Since two competing livestreaming apps burst onto the tech scene to much hype, they’ve prompted a variety of questions. Why would livestreaming apps take off now when their predecessors have failed over and over again? How will Meerkat and Periscope differentiate their apps? And in the battle for the (small) audience for livestreaming apps, which will come out ahead?
TechCrunch’s Sarah Perez writes that Twitter is doing everything in its power to make sure that Periscope, the livestreaming app it acquired, beats independent competitor Meerkat. Twitter has not only cut off Meerkat’s access to its social graph, but has been contacting celebrities who use Meerkat to try to convince them to use Periscope instead, and getting in touch with media companies who use Meerkat to imply that if they don’t exclusively use Periscope, it could cut off their access to Amplify, a product that pairs media companies with brands to create promoted tweets based around video clips.
The rival apps, which both enable smartphone users to broadcast live video to their Twitter followers from their smartphones, are competing for users as they roll out improvements to their services. Meerkat has introduced new discovery features and recommendations while Periscope has made it easier for users to find broadcasts from their friends. And Meerkat beat Periscope to offering an Android app, though access to it is still by invitation only.
But Perez reports that Twitter’s Periscope still has the advantage over Meerkat in that it controls the social platform on which both apps are built. “Meerkat allows you to stream live video from your phone to all of your Twitter followers at once. Press ‘Stream’, and instantly your live video stream shows up in your follower’s Twitter feeds,” reads Meerkat’s App Store description. Twitter also has the resources to court celebrities and media companies to use Periscope — or strong-arm them into using Periscope by threatening to cut off their access to products like Amplify — and has more engineering and marketing resources to put behind its platform than Meerkat does.
According to data from 7Park, Periscope overtook Meerkat in terms of monthly active users during the week of March 22, when Meerkat had a 0.2% reach on iOS (its users as a percentage of the millions of iOS users in the U.S.) and Periscope had a 0.3% reach. The next week, the gap between them widened as Meerkat’s reach slipped to 0.1% and Periscope’s increased by 0.5%. But these numbers are still very low, and indicate that the two services are battling over what remains a very small user base. (For reference, Perez notes, Twitter reaches about 19% of U.S. iOS users while its Vine video app reaches 5.4%, and Snapchat reaches 29.8%.)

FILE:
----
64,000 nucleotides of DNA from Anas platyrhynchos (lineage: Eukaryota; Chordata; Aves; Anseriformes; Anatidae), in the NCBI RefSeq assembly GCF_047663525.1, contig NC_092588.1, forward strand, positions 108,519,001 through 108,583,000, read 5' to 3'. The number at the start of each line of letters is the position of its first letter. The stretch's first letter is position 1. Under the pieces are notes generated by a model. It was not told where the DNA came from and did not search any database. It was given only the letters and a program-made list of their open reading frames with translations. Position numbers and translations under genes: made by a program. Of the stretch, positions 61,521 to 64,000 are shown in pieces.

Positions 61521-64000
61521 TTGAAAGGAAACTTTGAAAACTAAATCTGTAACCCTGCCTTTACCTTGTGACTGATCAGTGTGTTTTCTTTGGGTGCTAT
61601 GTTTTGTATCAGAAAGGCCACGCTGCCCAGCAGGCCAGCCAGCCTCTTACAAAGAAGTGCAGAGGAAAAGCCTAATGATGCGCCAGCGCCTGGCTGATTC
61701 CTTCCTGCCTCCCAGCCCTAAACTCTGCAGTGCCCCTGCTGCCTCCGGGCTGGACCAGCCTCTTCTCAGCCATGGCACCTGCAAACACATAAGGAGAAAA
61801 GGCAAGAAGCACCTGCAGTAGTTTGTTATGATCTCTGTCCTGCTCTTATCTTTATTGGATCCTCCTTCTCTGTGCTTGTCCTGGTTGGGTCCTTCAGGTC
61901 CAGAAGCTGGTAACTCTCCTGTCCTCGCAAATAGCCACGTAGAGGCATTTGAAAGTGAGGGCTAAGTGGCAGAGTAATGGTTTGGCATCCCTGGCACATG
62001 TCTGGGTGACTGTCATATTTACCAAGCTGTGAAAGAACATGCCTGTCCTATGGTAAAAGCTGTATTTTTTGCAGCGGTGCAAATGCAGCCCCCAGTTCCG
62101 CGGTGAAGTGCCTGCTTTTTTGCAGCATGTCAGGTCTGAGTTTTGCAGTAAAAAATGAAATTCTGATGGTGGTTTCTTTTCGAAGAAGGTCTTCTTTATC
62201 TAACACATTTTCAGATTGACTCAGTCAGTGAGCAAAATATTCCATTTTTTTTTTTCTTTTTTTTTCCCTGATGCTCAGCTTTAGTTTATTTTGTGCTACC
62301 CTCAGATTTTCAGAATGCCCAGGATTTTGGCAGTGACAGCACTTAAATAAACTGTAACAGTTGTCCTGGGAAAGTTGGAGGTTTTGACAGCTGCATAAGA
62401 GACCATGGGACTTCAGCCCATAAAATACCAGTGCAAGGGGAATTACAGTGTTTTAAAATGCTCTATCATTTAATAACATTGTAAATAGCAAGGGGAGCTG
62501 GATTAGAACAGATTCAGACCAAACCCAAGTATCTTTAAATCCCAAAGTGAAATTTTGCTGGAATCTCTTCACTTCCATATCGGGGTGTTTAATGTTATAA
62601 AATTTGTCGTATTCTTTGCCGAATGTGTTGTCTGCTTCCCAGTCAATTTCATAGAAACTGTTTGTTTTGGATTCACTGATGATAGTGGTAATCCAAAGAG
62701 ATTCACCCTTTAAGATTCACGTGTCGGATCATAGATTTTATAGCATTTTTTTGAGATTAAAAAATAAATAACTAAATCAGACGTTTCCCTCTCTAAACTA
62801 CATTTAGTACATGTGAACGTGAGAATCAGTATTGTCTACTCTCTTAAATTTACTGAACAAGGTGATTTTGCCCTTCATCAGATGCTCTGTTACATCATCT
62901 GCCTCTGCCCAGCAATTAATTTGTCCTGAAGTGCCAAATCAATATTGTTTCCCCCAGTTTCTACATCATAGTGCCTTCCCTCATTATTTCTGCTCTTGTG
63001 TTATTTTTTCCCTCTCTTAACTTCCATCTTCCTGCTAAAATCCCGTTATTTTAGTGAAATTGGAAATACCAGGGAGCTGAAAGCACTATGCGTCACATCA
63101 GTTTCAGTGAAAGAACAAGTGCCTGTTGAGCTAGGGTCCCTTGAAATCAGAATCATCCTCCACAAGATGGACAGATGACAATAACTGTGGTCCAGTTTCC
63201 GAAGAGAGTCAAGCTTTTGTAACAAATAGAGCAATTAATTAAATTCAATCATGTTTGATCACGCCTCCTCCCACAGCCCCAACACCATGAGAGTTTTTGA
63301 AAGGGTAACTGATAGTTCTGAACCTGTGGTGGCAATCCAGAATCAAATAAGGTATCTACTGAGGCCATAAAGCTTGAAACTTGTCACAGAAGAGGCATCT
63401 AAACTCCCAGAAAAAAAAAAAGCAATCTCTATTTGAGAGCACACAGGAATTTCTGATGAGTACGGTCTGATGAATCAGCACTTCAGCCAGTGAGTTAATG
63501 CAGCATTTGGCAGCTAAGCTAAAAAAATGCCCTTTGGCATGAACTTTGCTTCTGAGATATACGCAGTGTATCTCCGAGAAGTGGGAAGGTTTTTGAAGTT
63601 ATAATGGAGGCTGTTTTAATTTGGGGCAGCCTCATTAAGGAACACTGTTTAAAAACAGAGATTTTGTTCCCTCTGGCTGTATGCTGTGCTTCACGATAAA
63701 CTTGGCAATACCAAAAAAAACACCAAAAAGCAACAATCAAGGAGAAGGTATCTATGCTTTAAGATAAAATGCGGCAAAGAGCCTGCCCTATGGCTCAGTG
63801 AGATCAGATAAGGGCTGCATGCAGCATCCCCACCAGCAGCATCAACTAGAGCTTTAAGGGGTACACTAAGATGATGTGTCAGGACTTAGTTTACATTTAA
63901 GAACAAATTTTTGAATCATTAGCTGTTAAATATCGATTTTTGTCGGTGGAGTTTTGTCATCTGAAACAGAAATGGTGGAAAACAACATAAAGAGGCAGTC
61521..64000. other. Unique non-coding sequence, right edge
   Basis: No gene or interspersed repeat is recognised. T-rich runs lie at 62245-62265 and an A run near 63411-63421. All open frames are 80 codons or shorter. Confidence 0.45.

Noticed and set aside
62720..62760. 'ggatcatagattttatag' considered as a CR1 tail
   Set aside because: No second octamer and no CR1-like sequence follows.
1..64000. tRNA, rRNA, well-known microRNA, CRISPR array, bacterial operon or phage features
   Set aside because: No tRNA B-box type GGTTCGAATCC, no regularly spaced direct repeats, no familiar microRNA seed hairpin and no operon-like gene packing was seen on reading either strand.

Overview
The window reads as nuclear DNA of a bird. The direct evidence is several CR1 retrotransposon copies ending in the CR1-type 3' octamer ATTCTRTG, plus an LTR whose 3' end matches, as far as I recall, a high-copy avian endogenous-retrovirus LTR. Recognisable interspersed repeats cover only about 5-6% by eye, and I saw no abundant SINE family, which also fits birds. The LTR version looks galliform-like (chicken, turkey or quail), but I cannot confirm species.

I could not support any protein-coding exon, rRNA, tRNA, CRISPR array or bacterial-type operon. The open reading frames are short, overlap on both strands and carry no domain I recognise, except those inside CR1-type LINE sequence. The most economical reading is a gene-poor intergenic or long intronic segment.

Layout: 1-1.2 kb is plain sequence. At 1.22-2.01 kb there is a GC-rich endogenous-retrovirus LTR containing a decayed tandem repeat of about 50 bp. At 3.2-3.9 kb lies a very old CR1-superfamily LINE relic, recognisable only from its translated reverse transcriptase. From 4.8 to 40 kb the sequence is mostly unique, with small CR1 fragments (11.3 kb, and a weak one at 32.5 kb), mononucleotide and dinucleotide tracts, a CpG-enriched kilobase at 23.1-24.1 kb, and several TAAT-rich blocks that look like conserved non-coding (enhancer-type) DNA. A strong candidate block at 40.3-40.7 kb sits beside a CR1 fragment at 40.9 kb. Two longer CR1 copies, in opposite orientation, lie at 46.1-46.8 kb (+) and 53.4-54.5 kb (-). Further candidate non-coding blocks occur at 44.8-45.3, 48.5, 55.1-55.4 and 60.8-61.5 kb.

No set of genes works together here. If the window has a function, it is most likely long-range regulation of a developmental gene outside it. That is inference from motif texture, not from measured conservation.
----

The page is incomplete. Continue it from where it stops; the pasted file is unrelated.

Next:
Not long ago, Tero Kuittinen, writing for BGR, proclaimed that “Meerkat is dying,” and noted that the app “had never been a hit to begin with.” He reported that Meerkat’s highest daily ranking on the U.S. iPhone download chart was No. 140, on March 20, a date by which it had generated thousands of news stories and blog posts describing the app as a hit. “But actual American consumers never showed the slightest sign of warming up,” Kuittinen reports.
Meerkat didn’t even approach the top 100 chart in the United States, even though a dozen new apps get into the top 100 each week. Meerkat, on the other hand, “underperformed your average Croatian Flappy Bird clone or the 10th most popular diner simulation of the past year,” Kuittinen notes, and the disproportional media frenzy influenced an “incomprehensible” funding round. “Apps that don’t crack the top 100 during their debut run almost never turn out to be viable, no matter how much they are tinkered with. This is the basic axiom of the mobile app industry.”
While livestreaming apps have yet to take off among a mainstream audience, video is expected to be a major part of Twitter’s future — and a successful livestreaming platform could represent a new source of ad revenue. Livestreaming could boost the time users spend interacting with Twitter and increase how many users are logged in, whether the lives videos shared on Twitter originate in Periscope, Meerkat, or another app. Twitter has traditionally had trouble converting visitors into registered users, and recently rolled out a new landing page to give logged-out users a view of what top users are sharing on the service. It’s not difficult to envision how a section on popular video livestreams could be featured on this page in the future.
But Meerkat will likely find competing against Twitter and its established platform impossible, especially because Twitter cut off its access to the Twitter social graph. Meerkat’s early popularity, the technical skill of its team, and the excitement around its niche success could make it an acquisition target for other major social players. But for Meerkat’s moment in the spotlight to extend to longer-term success as a mainstream app or social network-replacement is a long shot.